The cofounders said as the company recently grew its team to 23 members, “we see the family dynamic of our company culture and empathetic relationships as central to the success of our business because it keeps us all connected.”
Inclusivity also plays a key role. The company said its 23 employees represent “a cross-section of cultures, races, ages and lifestyles — all in a shared office space. Half of our staff are women, and 50 percent of the executive team are women as well.
“People are the backbone of our company, and since people have different needs and ways of working, flexibility is vital,” the cofounders said. “So we offer a hybrid office schedule, with the option of working at home Mondays and Fridays. In addition, we provide unlimited vacation and sick days, and mental health days. For whatever reason, if a team member needs a day to step away from work, they can send a note to their manager that says, ‘Unplug,’ and they’ll get the time they need. No questions asked.”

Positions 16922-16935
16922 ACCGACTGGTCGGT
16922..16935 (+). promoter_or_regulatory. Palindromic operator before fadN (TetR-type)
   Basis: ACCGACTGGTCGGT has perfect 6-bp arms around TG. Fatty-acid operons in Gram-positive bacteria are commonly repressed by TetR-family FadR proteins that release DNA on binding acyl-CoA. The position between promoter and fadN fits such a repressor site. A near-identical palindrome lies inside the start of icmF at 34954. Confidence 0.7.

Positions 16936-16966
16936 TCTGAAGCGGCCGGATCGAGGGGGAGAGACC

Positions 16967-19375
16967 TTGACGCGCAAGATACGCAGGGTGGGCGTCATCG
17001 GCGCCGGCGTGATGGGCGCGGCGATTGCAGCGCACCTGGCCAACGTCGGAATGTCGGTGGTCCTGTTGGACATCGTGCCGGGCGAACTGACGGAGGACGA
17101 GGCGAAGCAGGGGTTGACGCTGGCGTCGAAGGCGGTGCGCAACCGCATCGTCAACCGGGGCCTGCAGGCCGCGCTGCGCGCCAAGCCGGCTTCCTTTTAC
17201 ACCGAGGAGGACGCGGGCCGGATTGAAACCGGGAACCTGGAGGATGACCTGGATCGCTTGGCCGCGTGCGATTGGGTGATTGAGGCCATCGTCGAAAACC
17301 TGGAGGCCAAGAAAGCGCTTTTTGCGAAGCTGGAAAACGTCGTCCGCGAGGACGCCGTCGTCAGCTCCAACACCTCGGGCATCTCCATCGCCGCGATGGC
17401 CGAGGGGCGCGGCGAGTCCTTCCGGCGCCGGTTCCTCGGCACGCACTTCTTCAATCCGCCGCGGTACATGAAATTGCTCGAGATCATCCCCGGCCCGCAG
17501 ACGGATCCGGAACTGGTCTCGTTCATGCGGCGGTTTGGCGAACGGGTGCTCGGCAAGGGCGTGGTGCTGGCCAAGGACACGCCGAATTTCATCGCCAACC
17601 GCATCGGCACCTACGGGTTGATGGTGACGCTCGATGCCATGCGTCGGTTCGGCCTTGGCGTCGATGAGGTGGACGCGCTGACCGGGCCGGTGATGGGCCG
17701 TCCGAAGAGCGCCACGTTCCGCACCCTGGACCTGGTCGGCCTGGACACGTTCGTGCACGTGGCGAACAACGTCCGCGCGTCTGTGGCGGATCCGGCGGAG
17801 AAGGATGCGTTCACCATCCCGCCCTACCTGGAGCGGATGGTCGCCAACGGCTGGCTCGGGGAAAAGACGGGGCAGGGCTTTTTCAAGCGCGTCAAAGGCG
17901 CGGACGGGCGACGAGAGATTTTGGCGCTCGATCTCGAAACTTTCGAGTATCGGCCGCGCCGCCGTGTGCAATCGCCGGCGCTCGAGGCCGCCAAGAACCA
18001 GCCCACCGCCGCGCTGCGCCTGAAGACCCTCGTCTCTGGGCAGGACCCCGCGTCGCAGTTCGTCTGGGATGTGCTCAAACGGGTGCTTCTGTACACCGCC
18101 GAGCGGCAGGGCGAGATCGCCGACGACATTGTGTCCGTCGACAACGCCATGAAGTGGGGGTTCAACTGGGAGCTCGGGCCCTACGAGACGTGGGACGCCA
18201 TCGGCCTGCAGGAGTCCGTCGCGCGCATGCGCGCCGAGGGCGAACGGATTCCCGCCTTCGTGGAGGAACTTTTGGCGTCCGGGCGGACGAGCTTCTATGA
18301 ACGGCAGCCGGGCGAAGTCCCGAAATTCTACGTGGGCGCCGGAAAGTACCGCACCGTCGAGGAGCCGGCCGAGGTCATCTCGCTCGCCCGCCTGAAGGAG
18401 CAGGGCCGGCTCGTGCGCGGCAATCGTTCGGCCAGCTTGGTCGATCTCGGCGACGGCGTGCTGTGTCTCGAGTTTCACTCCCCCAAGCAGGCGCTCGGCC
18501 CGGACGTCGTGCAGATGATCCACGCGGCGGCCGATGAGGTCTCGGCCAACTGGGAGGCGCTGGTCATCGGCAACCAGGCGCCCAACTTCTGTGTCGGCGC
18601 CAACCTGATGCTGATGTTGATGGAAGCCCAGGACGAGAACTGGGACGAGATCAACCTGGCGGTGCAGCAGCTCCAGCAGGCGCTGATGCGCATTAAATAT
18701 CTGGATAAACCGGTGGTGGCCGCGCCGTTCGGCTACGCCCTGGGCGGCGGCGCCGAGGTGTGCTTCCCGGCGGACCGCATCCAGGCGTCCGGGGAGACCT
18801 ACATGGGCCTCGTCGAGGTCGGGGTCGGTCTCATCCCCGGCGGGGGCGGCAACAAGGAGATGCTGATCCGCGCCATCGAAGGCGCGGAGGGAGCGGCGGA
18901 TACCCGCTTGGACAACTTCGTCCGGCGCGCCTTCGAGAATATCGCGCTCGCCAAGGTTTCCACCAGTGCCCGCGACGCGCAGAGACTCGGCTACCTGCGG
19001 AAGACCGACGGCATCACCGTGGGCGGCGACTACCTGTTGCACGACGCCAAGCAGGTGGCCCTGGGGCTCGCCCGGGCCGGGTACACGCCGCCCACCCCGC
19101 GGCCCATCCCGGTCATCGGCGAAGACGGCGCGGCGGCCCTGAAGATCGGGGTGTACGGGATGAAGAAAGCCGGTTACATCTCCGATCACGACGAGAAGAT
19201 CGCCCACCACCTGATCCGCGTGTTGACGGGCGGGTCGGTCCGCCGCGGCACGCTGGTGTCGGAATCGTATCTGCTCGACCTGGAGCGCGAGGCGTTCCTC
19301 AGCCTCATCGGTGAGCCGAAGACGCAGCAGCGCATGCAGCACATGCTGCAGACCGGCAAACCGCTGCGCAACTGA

The company also touts an ego-less culture as part of being more self-aware and humbler. “The leadership sits in the same area as the rest of the team, with the same desk space,” they said. “We organize internal-company and external-community clean-ups to pick up trash in local neighborhoods and beaches. In addition to keeping us grounded and reinforcing the democracy of the culture, it also deepens our relationships with team members and helps us stay connected.”